by W. A. MacDonald, M. K. Looney, D. MacKerron, R. Eveson, R. Adam, K. Hashimoto, K. Rakos of DuPont Teijin Films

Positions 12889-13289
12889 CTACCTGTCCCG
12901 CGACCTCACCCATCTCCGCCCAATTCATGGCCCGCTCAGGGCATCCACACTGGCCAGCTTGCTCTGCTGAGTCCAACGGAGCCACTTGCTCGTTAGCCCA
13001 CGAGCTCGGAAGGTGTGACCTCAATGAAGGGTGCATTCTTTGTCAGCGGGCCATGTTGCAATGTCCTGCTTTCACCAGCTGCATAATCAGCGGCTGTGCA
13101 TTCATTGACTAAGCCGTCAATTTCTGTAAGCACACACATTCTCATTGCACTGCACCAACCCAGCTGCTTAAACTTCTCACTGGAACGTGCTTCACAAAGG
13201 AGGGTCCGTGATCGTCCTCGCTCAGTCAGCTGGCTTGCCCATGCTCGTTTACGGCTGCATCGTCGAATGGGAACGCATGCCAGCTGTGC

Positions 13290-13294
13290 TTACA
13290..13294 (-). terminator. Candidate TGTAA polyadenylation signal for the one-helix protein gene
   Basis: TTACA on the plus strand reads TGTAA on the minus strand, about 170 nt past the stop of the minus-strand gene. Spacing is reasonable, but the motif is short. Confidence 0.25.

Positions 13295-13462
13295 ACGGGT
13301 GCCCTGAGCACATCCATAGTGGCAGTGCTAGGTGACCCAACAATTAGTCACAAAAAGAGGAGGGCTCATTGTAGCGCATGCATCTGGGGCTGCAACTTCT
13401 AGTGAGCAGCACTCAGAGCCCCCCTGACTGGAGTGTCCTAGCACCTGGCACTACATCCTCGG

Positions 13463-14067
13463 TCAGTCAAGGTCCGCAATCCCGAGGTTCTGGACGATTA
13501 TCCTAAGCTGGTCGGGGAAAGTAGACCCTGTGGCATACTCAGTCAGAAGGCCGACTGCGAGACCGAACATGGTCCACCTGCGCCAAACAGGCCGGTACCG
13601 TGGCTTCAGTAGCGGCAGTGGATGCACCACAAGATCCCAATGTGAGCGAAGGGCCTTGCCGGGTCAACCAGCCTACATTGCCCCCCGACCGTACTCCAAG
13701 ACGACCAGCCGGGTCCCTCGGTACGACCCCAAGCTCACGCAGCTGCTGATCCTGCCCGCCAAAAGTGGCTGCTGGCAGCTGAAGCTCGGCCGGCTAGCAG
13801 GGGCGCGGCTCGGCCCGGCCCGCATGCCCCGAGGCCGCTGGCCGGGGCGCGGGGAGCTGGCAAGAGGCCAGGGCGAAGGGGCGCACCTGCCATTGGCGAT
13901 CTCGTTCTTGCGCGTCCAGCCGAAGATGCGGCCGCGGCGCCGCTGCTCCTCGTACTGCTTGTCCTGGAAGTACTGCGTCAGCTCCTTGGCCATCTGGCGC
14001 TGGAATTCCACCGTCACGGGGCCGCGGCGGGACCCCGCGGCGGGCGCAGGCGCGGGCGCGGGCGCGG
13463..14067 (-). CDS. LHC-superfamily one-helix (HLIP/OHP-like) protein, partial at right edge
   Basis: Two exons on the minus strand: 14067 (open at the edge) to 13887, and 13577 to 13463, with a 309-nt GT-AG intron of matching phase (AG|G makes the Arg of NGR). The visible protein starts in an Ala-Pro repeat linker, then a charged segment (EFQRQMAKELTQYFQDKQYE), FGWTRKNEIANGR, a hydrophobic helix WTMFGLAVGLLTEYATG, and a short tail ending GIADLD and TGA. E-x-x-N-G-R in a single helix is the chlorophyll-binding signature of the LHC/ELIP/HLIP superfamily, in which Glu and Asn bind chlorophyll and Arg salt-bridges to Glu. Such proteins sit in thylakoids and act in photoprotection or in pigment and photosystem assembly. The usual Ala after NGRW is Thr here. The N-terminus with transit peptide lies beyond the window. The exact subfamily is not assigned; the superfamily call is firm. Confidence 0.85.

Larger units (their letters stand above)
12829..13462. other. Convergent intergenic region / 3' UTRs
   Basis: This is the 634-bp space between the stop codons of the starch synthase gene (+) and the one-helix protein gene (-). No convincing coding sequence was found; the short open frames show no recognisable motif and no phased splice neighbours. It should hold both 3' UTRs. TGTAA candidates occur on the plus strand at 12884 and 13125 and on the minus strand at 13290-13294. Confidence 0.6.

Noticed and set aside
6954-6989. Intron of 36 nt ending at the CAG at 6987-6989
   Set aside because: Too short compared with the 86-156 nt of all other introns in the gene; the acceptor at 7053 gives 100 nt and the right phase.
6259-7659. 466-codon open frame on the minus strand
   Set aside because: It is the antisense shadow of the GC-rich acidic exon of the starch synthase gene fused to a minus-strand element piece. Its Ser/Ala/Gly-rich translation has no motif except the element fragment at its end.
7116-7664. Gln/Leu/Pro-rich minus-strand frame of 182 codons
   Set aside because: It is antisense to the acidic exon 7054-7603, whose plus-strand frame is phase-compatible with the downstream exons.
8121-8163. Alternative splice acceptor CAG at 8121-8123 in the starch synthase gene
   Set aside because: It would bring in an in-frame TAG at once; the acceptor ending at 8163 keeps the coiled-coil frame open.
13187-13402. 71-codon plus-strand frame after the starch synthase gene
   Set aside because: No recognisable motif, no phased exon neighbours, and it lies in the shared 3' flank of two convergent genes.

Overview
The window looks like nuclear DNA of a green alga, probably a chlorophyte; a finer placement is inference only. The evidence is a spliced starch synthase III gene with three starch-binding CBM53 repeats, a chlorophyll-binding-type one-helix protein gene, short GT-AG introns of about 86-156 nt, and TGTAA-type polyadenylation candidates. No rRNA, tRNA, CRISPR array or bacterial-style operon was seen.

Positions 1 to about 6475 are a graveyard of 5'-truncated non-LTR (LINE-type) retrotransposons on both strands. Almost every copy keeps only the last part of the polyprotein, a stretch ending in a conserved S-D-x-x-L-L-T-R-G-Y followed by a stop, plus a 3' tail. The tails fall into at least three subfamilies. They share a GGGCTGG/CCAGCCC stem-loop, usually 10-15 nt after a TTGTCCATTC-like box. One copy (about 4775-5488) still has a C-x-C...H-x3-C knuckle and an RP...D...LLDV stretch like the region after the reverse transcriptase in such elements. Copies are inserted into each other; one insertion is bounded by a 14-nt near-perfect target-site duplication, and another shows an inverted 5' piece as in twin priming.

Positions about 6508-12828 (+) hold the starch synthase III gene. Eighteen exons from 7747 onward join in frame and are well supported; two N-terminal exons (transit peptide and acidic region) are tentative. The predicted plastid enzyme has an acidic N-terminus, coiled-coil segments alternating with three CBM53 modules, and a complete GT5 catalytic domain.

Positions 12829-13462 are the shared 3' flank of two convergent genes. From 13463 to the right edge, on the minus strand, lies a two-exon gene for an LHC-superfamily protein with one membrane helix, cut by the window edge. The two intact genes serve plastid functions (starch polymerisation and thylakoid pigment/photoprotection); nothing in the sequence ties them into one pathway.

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Recent advances in both organic- and inorganic-based electronics processed on flexible substrates offer substantial rewards in terms of being able to develop displays that are thinner, lighter, robust, and conformable, and can be rolled away when not required. In addition, plastic-based substrates coupled with the recent developments in solution deposition and ink-jet printing for laying down OLED materials and active-matrix thin-film-transistor (TFT) arrays open up the possibility of cost-effective processing in high volumes using roll to roll (R2R) processing.1 To replace glass, however, a plastic substrate needs to be able to offer some or all of the properties of glass, i.e., clarity, dimensional stability, thermal stability, barrier, solvent resistance, and low coefficient of thermal expansion (CTE) coupled with a smooth surface. In addition, a conductive layer may be required. No plastic filmoffers all these properties so any plastic-based substrate will almost certainly be amultilayer composite structure.1,2 This paper will discuss the issues associated with selecting plastic materials, contrast the various options, and highlight how to gain optimum performance through process control. This will be illustrated with examples of film in use in flexible electronic applications.
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